In the second study, published online in the Journal of Digital Imaging, the research team from Eberhard Karls University and Siemens Healthcare found that a computer-assisted technique can yield good reproducibility in both experienced and inexperienced readers for carotid artery stenosis quantification.

“The high grade of automation of the advanced vessel analysis software tested allows both experienced and inexperienced readers to achieve very good results in the quantification of stenotic lesions in carotid arteries,” wrote Christina Biermann, of Eberhard Karls University and Siemens, and colleagues.

The study included 40 patients with suspected carotid artery stenosis, and four readers first read the datasets using standard interpretation techniques. Then, after a latency period ranging from one day to one month, they again read the studies — blinded to other readers’ and their own standard interpretation results — with the use of stenosis quantification provided by vessel analysis software (syngo.via CT Vascular, Siemens) (J Digit Imaging, July 23, 2011).

Readers 1 and 2 were experienced radiologists with more than three years of experience, while readers 3 and 4 were inexperienced. One of the inexperienced readers was a computer scientist experienced in reading head and neck images, while the other was a technician who had extensive general experience but lacked experience in stenosis quantification, according to the authors.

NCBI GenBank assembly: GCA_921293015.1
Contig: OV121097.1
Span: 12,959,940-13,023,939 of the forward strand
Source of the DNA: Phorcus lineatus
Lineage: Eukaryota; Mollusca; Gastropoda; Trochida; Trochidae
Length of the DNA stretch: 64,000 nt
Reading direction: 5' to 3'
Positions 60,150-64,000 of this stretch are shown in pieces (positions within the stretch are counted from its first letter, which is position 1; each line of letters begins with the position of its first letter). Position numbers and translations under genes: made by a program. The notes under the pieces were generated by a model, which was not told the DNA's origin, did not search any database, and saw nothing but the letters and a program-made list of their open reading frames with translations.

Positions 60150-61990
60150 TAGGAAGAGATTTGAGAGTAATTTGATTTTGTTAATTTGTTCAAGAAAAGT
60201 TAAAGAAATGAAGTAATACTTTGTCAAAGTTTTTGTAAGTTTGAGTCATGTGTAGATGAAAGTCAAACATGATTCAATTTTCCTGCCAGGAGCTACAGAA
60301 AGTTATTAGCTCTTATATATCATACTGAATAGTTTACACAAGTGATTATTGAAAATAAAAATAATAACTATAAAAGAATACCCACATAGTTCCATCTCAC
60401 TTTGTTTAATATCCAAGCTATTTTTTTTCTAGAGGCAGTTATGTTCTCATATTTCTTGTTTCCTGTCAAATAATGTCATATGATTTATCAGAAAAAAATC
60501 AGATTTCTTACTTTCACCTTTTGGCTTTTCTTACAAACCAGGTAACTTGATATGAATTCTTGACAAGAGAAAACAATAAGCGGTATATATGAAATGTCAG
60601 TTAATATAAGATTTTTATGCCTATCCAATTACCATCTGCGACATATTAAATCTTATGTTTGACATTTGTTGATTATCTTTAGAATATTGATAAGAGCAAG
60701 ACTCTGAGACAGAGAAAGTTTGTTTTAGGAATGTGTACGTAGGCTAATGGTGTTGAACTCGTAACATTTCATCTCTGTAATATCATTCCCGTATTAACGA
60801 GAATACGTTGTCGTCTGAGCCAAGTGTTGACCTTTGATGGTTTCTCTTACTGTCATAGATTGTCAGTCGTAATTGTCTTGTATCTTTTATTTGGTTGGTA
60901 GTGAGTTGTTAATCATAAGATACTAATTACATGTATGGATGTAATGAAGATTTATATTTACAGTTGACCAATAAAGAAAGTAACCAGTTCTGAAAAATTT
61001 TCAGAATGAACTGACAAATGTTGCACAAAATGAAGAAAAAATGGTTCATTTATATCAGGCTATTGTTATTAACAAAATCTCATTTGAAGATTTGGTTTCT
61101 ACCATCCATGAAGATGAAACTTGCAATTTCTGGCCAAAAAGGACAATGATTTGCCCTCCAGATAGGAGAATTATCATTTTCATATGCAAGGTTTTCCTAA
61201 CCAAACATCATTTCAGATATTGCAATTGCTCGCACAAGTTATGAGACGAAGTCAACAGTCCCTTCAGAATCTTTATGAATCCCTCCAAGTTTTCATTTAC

Interreader correlation coefficient

Reader 1 Reader 2 Reader 3 Reader 4
Standard interpretation 0.93 0.86 0.68 0.15
Interpretation with vessel analysis
0.88 0.82 0.87 0.89


All readers achieved good results and high reproducibility, regardless of their experience levels, Biermann and colleagues found.

For significant area stenosis greater than 70%

Reader 1 Reader 2 Reader 3 Reader 4
Sensitivity with standard
80% 91% 83% 77%
Sensitivity with vessel analysis software 84% 78% 86% 92%
Specificity with standard
100% 84% 82% 53%
Specificity with vessel analysis
97% 95% 95% 93%

No significant differences from the use of the vessel analysis software were observed for the two experienced readers (1 and 2), compared with standard image interpretation.

“For inexperienced readers (readers 3 and 4), statistical analysis has shown significant improvements of reading quality in comparison to standard image interpretation,” the authors wrote. “Reproducibility as well as the validity of inexperienced reader results were as good as the results of experienced readers.”